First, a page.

Marriott Faces $123 Million GDPR Fine Over Starwood Data Breach

Marriott Faces $123 Million GDPR Fine Over Starwood Data Breach

July 09, 2019Wang Wei
After fining British Airways with a record fine of £183 million earlier this week, the UK's data privacy regulator is now planning to slap world's biggest hotel chain Marriott International with a £99 million ($123 million) fine under GDPR over 2014 data breach. This is the second major penalty notice in the last two days that hit companies for failing to protect its customers' personal and financial information compromised and implement adequate security measures. In November 2018, Marriott discovered that unknown hackers compromised their guest reservation database through its Starwood hotels subsidiary and walked away with personal details of approximately 339 million guests. The compromised database leaked guests' names, mailing addresses, phone numbers, email addresses, dates of birth, gender, arrival and departure information, reservation date, and communication preferences. The breach, which likely happened in 2014, also exposed unencrypted passport
Watch Out! Microsoft Spotted Spike in Astaroth Fileless Malware Attacks

Watch Out! Microsoft Spotted Spike in Astaroth Fileless Malware Attacks

July 09, 2019Swati Khandelwal
Security researchers at Microsoft have released details of a new widespread campaign distributing an infamous piece of fileless malware that was primarily being found targeting European and Brazilian users earlier this year. Dubbed Astaroth , the malware trojan has been making the rounds since at least 2017 and designed to steal users' sensitive information like their credentials, keystrokes, and other data, without dropping any executable file on the disk or installing any software on the victim's machine. Initially discovered by researchers at Cybereason in February this year, Astaroath lived off the land by running the payload directly into the memory of a targeted computer or by leveraging legitimate system tools, such as WMIC, Certutil, Bitsadmin, and Regsvr32, to run the malicious code. While reviewing the Windows telemetry data, Andrea Lelli, a researcher at Microsoft Defender ATP Research Team, recently spotted a sudden unusual spike in the usage of Managemen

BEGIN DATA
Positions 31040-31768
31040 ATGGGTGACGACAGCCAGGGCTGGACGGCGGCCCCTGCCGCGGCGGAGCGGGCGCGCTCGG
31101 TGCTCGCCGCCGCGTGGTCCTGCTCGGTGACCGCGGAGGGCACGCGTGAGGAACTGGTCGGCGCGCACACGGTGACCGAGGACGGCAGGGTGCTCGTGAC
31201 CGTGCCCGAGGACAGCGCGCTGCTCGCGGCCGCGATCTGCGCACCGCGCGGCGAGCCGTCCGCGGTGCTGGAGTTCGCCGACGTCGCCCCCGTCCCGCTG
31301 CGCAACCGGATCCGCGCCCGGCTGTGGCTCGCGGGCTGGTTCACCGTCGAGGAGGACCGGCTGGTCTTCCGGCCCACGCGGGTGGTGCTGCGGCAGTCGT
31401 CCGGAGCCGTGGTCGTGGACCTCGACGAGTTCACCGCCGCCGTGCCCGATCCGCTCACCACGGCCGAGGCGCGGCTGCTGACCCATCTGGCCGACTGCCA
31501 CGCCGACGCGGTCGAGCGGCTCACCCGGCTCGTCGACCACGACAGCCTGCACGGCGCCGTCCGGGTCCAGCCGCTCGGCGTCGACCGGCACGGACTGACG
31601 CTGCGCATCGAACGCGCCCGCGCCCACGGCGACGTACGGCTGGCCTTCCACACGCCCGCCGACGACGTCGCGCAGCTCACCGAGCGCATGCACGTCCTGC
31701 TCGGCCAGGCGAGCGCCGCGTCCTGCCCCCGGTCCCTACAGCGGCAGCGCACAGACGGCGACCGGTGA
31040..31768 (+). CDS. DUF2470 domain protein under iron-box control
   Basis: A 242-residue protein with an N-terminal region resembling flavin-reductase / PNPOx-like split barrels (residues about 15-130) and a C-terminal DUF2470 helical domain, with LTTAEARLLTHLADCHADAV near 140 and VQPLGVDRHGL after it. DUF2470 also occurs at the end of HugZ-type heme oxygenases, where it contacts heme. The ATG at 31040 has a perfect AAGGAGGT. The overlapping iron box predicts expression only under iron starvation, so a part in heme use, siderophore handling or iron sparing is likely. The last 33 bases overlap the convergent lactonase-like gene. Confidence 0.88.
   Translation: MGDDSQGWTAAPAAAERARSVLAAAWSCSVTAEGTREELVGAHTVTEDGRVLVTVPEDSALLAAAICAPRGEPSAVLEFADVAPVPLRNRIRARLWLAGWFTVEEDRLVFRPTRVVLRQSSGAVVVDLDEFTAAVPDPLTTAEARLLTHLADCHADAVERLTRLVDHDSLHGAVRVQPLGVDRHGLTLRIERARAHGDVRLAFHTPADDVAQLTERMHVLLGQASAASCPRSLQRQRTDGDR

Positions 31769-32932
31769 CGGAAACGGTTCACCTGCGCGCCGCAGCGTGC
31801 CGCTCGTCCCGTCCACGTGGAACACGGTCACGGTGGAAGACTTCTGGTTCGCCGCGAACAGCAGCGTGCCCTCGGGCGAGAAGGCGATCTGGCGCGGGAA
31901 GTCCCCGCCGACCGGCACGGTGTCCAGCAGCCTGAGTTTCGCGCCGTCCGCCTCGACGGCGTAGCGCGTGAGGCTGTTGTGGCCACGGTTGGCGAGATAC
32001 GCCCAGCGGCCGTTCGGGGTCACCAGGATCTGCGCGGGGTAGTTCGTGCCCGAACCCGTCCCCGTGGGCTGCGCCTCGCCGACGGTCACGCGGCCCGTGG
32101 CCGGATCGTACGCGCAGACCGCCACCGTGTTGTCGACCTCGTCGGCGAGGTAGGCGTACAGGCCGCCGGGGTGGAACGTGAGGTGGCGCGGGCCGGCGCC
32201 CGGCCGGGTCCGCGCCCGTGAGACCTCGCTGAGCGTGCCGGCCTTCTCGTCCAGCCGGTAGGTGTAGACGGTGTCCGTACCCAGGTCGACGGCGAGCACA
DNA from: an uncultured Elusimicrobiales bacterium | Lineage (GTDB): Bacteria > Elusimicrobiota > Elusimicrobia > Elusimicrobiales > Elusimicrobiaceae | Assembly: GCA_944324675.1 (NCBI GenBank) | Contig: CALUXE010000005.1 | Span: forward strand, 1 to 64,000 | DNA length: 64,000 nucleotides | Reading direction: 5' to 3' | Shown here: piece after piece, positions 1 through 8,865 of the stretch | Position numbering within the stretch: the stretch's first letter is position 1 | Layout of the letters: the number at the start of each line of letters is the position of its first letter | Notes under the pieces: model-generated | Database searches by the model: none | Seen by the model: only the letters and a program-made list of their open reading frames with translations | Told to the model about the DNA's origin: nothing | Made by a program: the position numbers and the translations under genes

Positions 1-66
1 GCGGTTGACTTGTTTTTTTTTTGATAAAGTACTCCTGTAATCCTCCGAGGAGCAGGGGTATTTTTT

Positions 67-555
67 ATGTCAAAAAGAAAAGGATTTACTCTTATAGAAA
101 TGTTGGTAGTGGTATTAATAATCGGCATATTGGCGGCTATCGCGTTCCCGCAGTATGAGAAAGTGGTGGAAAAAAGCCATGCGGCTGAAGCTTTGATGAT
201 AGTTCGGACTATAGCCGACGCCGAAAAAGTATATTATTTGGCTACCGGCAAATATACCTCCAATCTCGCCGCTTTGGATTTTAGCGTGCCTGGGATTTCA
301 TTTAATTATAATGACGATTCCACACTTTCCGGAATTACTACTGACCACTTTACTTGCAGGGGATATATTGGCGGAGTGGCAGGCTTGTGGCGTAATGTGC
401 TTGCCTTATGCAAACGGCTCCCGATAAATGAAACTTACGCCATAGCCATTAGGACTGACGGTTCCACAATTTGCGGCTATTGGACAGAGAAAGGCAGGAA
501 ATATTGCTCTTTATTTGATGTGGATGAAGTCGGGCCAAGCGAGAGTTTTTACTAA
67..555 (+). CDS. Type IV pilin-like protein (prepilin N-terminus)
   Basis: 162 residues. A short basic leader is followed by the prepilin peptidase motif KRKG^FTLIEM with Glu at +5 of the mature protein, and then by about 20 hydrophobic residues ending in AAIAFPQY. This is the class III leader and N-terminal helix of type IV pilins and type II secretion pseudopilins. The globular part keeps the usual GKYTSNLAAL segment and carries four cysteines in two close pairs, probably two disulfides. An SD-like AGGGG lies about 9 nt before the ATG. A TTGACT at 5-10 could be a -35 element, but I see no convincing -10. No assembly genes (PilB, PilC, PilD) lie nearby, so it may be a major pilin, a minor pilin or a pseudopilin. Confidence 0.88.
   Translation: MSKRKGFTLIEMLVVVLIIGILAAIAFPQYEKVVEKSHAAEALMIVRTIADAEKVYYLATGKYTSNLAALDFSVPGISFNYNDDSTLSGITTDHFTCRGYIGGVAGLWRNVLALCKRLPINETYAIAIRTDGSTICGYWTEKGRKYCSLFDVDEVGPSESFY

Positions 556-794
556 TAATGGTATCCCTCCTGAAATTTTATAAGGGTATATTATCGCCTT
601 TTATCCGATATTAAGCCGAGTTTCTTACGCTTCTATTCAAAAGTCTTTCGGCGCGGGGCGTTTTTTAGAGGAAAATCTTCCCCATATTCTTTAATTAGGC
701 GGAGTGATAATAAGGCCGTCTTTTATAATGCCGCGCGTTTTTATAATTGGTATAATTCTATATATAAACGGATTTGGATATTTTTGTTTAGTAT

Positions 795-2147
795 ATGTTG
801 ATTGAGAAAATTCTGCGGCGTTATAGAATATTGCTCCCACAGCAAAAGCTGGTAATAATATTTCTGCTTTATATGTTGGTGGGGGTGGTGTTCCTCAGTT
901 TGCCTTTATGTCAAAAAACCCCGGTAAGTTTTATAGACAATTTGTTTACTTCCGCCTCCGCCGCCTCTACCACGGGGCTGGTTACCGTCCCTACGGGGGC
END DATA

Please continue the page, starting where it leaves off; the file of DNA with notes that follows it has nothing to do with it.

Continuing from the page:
Ubuntu-Maker Canonical’s GitHub Account Gets Hacked

Ubuntu-Maker Canonical's GitHub Account Gets Hacked

July 07, 2019Mohit Kumar
An unknown hacker yesterday successfully managed to hack into the official GitHub account of Canonical, the company behind the Ubuntu Linux project and created 11 new empty repositories . It appears that the cyberattack was, fortunately, just a "loud" defacement attempt rather than a "silent" sophisticated supply-chain attack that could have been abused to distribute modified malicious versions of the open-source Canonical software. In a statement, David from Canonical confirmed that attacker(s) used a Canonical owned GitHub account whose credentials were compromised to unauthorizedly access Canonical's Github account. "We can confirm that on 2019-07-06 there was a Canonical owned account on GitHub whose credentials were compromised and used to create repositories and issues among other activities," David said. "Canonical has removed the compromised account from the Canonical organization in GitHub and is still investigating the extent o
DDoS Attacker Who Ruined Gamers' Christmas Gets 27 Months in Prison

DDoS Attacker Who Ruined Gamers' Christmas Gets 27 Months in Prison

July 04, 2019Wang Wei
A 23-year-old hacker from Utah who launched a series of DDoS attacks against multiple online services, websites, and online gaming companies between December 2013 and January 2014 has been sentenced to 27 months in prison. Austin Thompson, a.k.a. "DerpTroll," pledged guilty back in November 2018 after he admitted to being a part of DerpTrolling , a hacker group that was behind DDoS attacks against several major online gaming platforms including Electronic Arts' Origin service, Sony PlayStation network, and Valve Software's Steam during Christmas. "Thompson typically used the Twitter account @DerpTrolling to announce that an attack was imminent and then posted "scalps" (screenshots or other photos showing that victims' servers had been taken down) after the attack," the DoJ says. According to a U.S. Department of Justice press release published Wednesday, Thompson's actions caused the victim companies at least $95,000 in damages. T
Two Florida Cities Paid $1.1 Million to Ransomware Hackers This Month

Two Florida Cities Paid $1.1 Million to Ransomware Hackers This Month

June 26, 2019Mohit Kumar
In the last two weeks, Florida has paid more than $1.1 million in bitcoin to cybercriminals to recover encrypted files from two separate ransomware attacks—one against Riviera Beach and the other against Lake City . Lake City, a city in northern Florida, agreed on Monday to pay hackers 42 Bitcoin (equivalent to $573,300 at the current value) to unlock phone and email systems following a ransomware attack that crippled its computer systems for two weeks. The ransomware attack, dubbed "Triple Threat" since it combines three different methods of attack to target network systems, infected Lake City systems on June 10 after an employee in city hall opened a malicious email. Though the IT staff disconnected computers within just 10 minutes of the cyber attack starting, it was too late. The attack locked down the city workers' email accounts and servers. Since the police and fire departments operate on a different server, they were the only ones not impacted by the a